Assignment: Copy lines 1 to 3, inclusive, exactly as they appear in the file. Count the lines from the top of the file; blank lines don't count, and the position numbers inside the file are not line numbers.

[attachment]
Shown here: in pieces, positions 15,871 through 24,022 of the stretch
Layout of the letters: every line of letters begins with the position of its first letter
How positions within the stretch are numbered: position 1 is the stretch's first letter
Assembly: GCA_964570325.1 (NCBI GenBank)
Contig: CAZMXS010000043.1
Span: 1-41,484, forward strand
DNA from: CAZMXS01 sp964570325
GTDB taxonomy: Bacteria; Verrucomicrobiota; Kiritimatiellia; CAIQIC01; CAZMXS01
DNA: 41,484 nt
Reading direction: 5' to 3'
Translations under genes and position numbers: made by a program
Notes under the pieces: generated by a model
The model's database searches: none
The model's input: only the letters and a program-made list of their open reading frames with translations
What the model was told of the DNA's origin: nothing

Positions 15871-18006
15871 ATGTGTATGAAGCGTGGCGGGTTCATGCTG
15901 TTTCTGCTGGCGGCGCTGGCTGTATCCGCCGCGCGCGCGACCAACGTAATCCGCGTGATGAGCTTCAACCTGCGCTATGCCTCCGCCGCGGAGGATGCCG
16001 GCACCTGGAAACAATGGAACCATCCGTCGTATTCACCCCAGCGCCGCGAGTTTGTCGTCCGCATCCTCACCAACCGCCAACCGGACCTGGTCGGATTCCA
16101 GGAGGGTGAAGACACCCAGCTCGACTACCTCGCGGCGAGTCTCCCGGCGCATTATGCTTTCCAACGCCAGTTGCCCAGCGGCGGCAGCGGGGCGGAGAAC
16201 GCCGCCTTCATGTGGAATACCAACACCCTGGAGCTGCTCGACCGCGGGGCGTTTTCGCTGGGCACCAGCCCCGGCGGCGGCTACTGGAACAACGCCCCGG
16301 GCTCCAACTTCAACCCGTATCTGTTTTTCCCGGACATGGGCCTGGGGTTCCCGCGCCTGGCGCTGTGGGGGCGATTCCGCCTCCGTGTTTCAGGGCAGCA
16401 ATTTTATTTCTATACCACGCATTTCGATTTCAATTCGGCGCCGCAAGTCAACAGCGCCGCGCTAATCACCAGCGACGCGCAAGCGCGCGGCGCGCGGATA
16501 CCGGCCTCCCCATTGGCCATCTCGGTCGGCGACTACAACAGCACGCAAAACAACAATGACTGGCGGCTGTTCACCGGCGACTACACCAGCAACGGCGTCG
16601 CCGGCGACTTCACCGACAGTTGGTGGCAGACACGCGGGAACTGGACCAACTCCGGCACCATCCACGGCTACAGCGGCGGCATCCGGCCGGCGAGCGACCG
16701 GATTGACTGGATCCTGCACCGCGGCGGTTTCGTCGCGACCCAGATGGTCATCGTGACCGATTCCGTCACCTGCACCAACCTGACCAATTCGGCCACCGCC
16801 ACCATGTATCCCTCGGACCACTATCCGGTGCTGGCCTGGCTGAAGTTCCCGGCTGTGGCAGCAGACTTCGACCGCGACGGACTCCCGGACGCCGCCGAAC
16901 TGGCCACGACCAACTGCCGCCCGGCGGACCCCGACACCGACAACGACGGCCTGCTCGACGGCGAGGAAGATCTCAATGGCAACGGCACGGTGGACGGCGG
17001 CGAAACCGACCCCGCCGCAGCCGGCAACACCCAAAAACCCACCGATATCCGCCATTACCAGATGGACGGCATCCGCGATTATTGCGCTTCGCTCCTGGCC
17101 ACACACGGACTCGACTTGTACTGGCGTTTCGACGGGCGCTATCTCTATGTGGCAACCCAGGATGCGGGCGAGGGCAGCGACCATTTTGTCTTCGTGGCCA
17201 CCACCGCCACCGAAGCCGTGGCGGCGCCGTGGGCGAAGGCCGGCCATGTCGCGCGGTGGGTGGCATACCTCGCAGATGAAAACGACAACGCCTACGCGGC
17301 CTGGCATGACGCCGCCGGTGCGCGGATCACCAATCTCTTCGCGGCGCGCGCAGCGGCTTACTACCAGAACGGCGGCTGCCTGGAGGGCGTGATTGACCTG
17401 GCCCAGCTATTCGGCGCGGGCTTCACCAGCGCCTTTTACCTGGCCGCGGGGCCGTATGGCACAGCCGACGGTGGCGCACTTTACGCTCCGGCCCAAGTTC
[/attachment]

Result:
Shown here: in pieces, positions 15,871 through 24,022 of the stretch
Layout of the letters: every line of letters begins with the position of its first letter
How positions within the stretch are numbered: position 1 is the stretch's first letter